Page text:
For the first tax year contribution xxxx, debtors shall contribute to the Chapter 13 Trustee the pro rata portion of the tax refund that would be contributed in a chapter 7 case.  This amount shall be used to satisfy the 11 USC § 1325(a)(4) requirement and shall be disbursed to unsecured creditors in Class 3, Class 4 and Class 6  as listed in Local Rule 2083-2(e) as soon as possible.  In the event of conversion to a chapter 7 case, tax refunds on hand will be submitted to a chapter 7 trustee as an asset of the bankruptcy estate.

For the second and third tax year contribution, debtors are authorized to retain any Earned Income Credit and/or Additional Child Tax Credit.  Debtors shall contribute any refund attributable to over-withholding of income tax that exceeds $500.  However, debtors are not obligated to pay tax overpayments that have been properly offset by a taxing authority.  Tax refunds paid into the plan may reduce the plan term to no less than the Applicable Commitment Period, but in no event shall the amount paid into the Plan be less than thirty-six (36) Plan Payments plus all annual tax refunds required to be paid into the plan.

In this scenario, you may pay more from your first year tax refunds and then may pay less on your next two years.

As I said, it’s complicated.  Just plan on losing part of your tax refunds for 3-5 years.

Now that I’ve filed bankruptcy, how many years will the trustee take my tax refund?

Hopefully just the next one (in a Chapter 7).

You will normally only lose one tax refund to the bk trustee, and if you do it right, then you won’t lose any refund money at all.  

When we file bankruptcy, the Chapter 7 trustee has a duty to take your non-exempt assets (unprotected assets) like your unspent tax refund, and then he uses that to pay a small portion to your creditors.  If we time the bankruptcy correctly, you will file, receive, and then spend your tax refund before we file the actual chapter 7.  At that point, there is no refund to lose.

Then the bk trustee gets to do a little guesswork to see if next year’s tax refund is worth going after.  He is entitled to a portion of your next refund, depending on when you filed bk.  Let’s say you filed on April 1, well he can go after January/February/March’s portion of next year’s refund, or about 1/4th.  If you file on July 1st, he can go after 1/2 of next year’s refund, October 1st 3/4th of the refund, etc.  Generally, the bk trustee won’t keep a case open long enough to take next year’s refund unless it looks like he will receive at least $2,000 to pay out to creditors.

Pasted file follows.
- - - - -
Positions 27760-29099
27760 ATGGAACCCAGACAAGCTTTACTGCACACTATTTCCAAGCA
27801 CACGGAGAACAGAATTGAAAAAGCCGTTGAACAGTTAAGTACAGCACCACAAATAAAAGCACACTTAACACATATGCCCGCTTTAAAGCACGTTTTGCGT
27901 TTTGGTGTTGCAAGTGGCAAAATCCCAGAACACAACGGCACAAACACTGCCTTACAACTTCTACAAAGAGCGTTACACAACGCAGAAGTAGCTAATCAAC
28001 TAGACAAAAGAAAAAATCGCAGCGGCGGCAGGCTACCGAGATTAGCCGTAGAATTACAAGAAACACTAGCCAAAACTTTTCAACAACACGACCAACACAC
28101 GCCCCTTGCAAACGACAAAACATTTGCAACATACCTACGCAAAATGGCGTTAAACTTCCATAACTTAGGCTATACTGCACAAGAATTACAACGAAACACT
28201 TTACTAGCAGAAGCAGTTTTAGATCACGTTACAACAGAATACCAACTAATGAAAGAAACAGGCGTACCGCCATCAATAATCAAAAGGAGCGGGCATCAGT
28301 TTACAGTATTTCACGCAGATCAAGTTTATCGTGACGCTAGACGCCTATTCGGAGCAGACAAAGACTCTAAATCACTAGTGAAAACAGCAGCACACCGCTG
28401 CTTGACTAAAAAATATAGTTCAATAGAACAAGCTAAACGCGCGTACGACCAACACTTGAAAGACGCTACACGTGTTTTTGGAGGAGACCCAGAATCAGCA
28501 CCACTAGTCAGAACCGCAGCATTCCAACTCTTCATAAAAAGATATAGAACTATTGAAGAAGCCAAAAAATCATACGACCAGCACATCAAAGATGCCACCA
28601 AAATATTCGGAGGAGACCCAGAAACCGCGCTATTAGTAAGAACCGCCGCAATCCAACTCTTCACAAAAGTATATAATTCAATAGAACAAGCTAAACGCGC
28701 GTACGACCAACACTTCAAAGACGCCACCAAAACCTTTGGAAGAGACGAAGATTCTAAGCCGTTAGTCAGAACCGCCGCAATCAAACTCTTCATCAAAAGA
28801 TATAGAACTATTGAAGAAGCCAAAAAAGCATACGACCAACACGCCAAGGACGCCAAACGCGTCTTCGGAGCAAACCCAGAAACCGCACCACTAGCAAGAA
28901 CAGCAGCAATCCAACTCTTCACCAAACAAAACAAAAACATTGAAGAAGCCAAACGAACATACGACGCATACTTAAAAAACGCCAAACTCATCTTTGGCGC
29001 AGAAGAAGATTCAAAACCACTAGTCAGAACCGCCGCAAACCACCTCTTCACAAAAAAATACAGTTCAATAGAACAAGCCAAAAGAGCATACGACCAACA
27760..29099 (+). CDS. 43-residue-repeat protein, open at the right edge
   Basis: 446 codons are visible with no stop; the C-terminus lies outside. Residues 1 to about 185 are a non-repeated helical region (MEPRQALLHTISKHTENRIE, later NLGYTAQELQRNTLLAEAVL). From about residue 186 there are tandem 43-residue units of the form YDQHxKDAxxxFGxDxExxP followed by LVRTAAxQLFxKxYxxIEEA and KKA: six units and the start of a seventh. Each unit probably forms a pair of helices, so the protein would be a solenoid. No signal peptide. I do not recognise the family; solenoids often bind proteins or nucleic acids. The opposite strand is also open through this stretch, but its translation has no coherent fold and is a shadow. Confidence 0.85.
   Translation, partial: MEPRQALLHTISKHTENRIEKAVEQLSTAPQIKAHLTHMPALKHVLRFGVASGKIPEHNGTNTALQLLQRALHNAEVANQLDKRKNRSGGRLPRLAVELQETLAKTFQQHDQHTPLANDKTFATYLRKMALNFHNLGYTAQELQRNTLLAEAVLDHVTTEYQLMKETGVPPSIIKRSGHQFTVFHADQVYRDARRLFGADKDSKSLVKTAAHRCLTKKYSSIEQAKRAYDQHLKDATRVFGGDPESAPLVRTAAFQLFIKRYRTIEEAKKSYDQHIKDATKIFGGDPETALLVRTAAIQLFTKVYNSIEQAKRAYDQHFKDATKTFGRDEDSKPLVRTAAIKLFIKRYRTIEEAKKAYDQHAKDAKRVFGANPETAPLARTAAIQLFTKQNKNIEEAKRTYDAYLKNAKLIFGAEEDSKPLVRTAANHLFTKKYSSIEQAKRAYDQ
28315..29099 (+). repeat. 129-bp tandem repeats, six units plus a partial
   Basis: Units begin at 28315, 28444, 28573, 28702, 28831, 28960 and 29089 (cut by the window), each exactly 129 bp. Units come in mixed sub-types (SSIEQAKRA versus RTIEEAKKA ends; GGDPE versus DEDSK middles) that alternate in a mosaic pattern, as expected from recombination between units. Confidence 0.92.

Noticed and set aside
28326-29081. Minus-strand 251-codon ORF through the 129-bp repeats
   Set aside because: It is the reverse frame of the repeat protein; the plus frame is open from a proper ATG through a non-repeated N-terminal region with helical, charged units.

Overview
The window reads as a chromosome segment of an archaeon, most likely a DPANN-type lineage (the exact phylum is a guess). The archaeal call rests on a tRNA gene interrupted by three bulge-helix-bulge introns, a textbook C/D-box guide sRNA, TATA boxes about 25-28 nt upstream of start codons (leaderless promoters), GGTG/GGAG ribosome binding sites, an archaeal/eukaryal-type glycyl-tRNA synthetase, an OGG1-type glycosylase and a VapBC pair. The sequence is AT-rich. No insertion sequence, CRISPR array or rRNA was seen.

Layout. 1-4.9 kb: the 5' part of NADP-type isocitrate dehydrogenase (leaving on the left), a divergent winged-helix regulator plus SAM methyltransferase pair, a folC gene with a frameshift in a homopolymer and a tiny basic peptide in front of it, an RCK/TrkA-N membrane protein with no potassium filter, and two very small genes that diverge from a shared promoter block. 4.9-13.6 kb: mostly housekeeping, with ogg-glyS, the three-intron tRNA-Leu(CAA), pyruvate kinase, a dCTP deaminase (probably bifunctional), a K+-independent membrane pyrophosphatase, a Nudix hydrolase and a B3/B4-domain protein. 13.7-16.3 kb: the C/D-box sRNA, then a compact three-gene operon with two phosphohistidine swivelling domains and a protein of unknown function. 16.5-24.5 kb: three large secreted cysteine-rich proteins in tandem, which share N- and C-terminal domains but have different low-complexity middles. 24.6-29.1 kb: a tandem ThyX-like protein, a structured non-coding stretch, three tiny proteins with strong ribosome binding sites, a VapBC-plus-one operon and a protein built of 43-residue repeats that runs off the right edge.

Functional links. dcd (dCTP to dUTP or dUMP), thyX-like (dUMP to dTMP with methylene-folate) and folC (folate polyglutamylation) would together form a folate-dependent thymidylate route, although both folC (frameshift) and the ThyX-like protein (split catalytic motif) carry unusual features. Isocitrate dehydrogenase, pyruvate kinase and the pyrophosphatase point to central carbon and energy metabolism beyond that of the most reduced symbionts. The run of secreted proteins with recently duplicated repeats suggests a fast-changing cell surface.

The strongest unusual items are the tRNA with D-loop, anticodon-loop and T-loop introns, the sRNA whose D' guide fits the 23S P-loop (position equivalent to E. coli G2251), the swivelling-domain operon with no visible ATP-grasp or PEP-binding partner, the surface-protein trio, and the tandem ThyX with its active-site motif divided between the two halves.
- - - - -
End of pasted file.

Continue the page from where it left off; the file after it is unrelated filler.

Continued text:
So, if you’re someone who gets a $12,000 refund each year, then he will keep the case open almost a year to see if he can hit that $2,000 threshhold.  If your refund is small each year ($3,000 or less), then it’s generally not worth his time.

So normally, you are only in danger of losing this upcoming refund, which is why you want to file and spend that refund money before you file bk.

The bk trustee will NOT keep your case open year after year in order to go after your tax refund (at least in a Chapter 7).

In a Chapter 13, it’s a little different.  Here in Utah, if your income is below median, you’ll turn over part of your tax refund for the next 3 years of your case.  If your income is above median, then you’ll turn over part of your tax refund for the next 5 years.  The portion amount, above median/below median numbers, and the calculations are a little complicated, so I’ll save that for another day.

What happens if I don’t make my filing fee installment payments to the bankruptcy court?

Your case gets dismissed, you still owe the money, and you are no longer protected from your creditors.  

So when you file bankruptcy, you are required to pay a filing fee to the bankruptcy court.  Currently, the fees are $335 for a chapter 7 and $310 for a chapter 13.

Many people chose to pay these filing fees in installments to the bk court AFTER filing their bankruptcy case.  In those cases, the attorney files an Application to Pay Filing Fee in Installments.

(I wrote about it briefly here:  )

However, if you miss one of those filing fee payments, the court may dismiss the case immediately, or may issue an Order to Show Cause accelerating all of your filing fee payments to be due in the next 2 weeks.  If the case is dismissed, your creditors can start calling you right away, they can start garnishment, and yes, they can come repossess your financed cars.

If you are lucky, you only have to face the Order to Show Cause.  But now, you’ve got to pay the remaining filing fees as a lump sum.  Your installment plan over the next 2 months is gone.


Yes, it is possible to reinstate your case and vacate (take back) the dismissal, but it takes at least a month of no bankruptcy protection and a complex motion that your attorney will probably charge you to prepare and file.

New Case

Even worse, if you try to file a new bk case, you owe new filing fees plus you still owe those prior filing fees to the court.  Your old bankruptcy case does report to your credit, because it was filed (even if it did not go all of the way through).

Strategic Dismissal

Some people may even think that it’s a good idea to quickly crank out a bankruptcy case to stop a foreclosure or garnishment and then let it simply dismiss out when they fail to make that first installment fee payment. This is a bad idea.  Now you have a bk on your credit for the next 10 years (because you DID file), and if you try to file again. the automatic stay (bankruptcy court protection) may be gone on subsequent cases.  And yes, you still owe those filing fees to the court.